Hepatitis C and women
Clearinghouse Connector – February 2015
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Hepatitis C is a blood-borne virus that can lead to chronic liver disease, liver cancer and death. Some people with hepatitis C are able to spontaneously clear the virus, and rates of spontaneous clearance are higher in women than in men. There is no vaccine to prevent hepatitis C and previous infection with the virus does not provide immunity.
There is a higher incidence of hepatitis C in men than in women; in 2013, 3,664 females were diagnosed with hepatitis C infection compared with 7,024 males. In Australia, Hepatitis C is mainly spread through the sharing of drug injecting equipment. Patterns of needle sharing are different between women and men, and this leads to women being more at risk for hepatitis C infection. For example, women are more likely than men to engage in receptive needle sharing, which increases risk.
Hepatitis C infection is particularly prevalent in women in prison. The proportion of incarcerated women with hepatitis C is higher than the proportion of incarcerated men with hepatitis C. This is because a higher proportion of women prisoners are incarcerated for drug-related crimes.
Women and hepatitis C (Women’s Health Issues Paper) Women’s Health Victoria, 2009
Women and hepatitis C Hepatitis Victoria, 2013
Injecting drug use and injecting behaviours
Barriers and facilitators to hepatitis C treatment for people who inject drugs : a qualitative study World Health Organization. Regional Office for Europe, 2012
Hepatitis C treatment access and uptake for people who inject drugs : a review mapping the role of social factors Harm Reduction Journal, 2013
Women, prisons and hepatitis C HIV Australia, 2011
HCV in incarcerated populations : an analysis of gender and criminality on risk Journal of Psychoactive Drugs, 2008
Chapter 6 : Communicable diseases In: The health of Australia’s prisoners 2012 Australian Institute of Health and Welfare, 2013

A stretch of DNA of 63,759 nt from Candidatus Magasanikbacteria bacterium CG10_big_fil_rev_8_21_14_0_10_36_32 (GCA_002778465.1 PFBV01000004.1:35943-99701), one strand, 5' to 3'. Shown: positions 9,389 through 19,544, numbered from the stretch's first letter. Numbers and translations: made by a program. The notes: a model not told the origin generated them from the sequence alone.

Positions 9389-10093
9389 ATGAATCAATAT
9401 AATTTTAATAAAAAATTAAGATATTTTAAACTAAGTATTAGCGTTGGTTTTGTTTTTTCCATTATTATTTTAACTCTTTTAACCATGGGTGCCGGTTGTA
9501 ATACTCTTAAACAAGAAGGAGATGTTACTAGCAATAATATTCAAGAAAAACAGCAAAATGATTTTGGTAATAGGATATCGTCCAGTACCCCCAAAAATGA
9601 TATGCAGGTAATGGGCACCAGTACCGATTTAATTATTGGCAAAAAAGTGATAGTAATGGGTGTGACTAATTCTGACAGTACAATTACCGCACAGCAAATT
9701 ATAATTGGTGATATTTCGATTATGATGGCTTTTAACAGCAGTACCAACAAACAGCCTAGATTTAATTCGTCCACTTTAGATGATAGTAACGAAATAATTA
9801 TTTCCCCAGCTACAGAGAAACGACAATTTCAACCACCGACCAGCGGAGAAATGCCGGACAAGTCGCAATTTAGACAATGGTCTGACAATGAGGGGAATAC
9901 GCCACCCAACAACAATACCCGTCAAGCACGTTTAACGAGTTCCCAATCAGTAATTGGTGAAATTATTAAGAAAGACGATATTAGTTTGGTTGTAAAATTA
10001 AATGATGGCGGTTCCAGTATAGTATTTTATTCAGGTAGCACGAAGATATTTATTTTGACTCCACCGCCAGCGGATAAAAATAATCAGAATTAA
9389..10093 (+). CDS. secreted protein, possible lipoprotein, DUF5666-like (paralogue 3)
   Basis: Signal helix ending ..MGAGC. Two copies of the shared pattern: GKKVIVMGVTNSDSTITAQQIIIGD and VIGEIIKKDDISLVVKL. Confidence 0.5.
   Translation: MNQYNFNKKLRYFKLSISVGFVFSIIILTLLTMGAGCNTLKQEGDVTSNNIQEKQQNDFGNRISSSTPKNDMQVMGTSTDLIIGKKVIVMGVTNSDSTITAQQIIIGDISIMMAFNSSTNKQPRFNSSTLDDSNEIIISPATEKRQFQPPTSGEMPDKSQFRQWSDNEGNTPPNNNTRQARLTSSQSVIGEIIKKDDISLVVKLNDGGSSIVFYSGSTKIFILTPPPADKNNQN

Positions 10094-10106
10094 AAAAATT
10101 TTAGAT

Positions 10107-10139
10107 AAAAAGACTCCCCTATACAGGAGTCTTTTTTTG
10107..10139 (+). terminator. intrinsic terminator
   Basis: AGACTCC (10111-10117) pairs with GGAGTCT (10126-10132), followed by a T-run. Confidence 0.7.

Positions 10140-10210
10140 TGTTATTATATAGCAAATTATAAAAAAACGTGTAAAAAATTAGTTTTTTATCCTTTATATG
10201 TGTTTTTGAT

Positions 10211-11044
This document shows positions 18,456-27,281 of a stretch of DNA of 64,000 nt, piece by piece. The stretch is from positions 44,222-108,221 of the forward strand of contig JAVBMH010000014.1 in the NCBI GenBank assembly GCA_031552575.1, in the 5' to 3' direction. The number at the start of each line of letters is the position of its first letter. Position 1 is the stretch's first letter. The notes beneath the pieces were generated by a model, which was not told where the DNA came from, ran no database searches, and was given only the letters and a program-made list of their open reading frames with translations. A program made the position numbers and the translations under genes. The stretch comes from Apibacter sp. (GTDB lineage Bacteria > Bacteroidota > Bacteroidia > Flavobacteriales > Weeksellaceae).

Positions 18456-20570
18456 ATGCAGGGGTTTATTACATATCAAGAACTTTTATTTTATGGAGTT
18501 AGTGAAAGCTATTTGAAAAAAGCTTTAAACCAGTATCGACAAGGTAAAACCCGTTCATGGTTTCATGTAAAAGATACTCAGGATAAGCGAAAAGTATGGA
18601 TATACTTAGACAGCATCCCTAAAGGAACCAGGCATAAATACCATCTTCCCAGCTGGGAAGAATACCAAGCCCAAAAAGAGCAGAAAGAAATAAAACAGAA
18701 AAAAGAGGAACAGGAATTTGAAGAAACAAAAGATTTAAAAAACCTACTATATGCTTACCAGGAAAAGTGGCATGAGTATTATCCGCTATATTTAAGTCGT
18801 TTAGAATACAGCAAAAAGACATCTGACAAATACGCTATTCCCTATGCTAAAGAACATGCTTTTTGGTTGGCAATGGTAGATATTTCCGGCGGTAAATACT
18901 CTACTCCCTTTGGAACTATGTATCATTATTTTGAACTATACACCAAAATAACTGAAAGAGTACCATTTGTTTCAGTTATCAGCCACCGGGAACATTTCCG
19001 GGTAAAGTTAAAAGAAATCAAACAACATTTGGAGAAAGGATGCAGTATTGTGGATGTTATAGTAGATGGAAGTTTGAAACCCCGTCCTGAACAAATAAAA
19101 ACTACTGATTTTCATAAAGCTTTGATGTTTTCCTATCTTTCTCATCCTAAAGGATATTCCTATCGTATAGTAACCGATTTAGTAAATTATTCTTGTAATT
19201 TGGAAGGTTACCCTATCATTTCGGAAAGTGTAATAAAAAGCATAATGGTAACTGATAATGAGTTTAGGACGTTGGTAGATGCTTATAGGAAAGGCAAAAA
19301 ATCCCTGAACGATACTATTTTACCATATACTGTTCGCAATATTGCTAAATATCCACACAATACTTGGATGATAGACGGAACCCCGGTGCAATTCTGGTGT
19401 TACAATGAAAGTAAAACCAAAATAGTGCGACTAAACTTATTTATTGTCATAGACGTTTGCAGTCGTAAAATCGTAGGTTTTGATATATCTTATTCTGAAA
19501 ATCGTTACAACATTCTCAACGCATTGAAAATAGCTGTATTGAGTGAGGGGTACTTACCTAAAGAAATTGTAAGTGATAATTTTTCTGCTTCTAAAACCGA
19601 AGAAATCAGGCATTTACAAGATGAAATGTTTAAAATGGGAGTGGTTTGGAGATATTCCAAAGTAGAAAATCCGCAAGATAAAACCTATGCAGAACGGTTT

Trends in HIV, hepatitis B and hepatitis C prevalence among Australian prisoners 2004, 2007, 2010 Medical Journal of Australia, 2014
Recognising and responding to hepatitis C in indigenous communities in Victoria: a research project exploring barriers to hepatitis C treatment Australian Research Centre in Sex, Health and Society, 2009
Diagnosis, treatment and health impacts
Women and hepatitis C Hepatitis Australia, 2014
Quality of life in women living with hepatitis C Journal of Gastroenterology and Hepatology, 2003
The role played by gender in viral hepatitis Scandinavian Journal of Clinical and Laboratory Investigation, 2014
Consideration of gender in diagnosis and managment of blood-borne viruses : the case of hepatitis C Australian Journal of Primary Health, 2013
Gender influence on treatment of chronic hepatitis C genotype-1 Reviews of the Society of Brazilian Tropical Medicine, 2010
Sexual and reproductive health
Contraception, punishment and women who use drugs BMC Women’s Health, 2014
“It f**ks your insides up” : the effects of Australian urban women’s opioid use on their sexual and reproductive functioning Women’s Health and Urban Life, 2009
Management of hepatitis C in pregnancy Royal Australian and New Zealand College of Obstetricians and Gynaecologists (RANZCOG), 2013
Effect of chronic Hepatitis C virus infection on bone disease in postmenopausal women Clinical Gastroenterology and Hepatology, 2009
Is hepatitis C sexually transmitted? Hepatits Victoria, 2011
Fourth national hepatitis C strategy 2014-2017 Australia. Department of Health, 2014
Fourth national Aboriginal and Torres Strait Islander blood-borne viruses and sexually transmissible infections strategy 2014-2017 Australia. Department of Health, 2014
Hepatitis C prevention, treatment and care : guidelines for Australian custodial settings Australia. Department of Health, 2008
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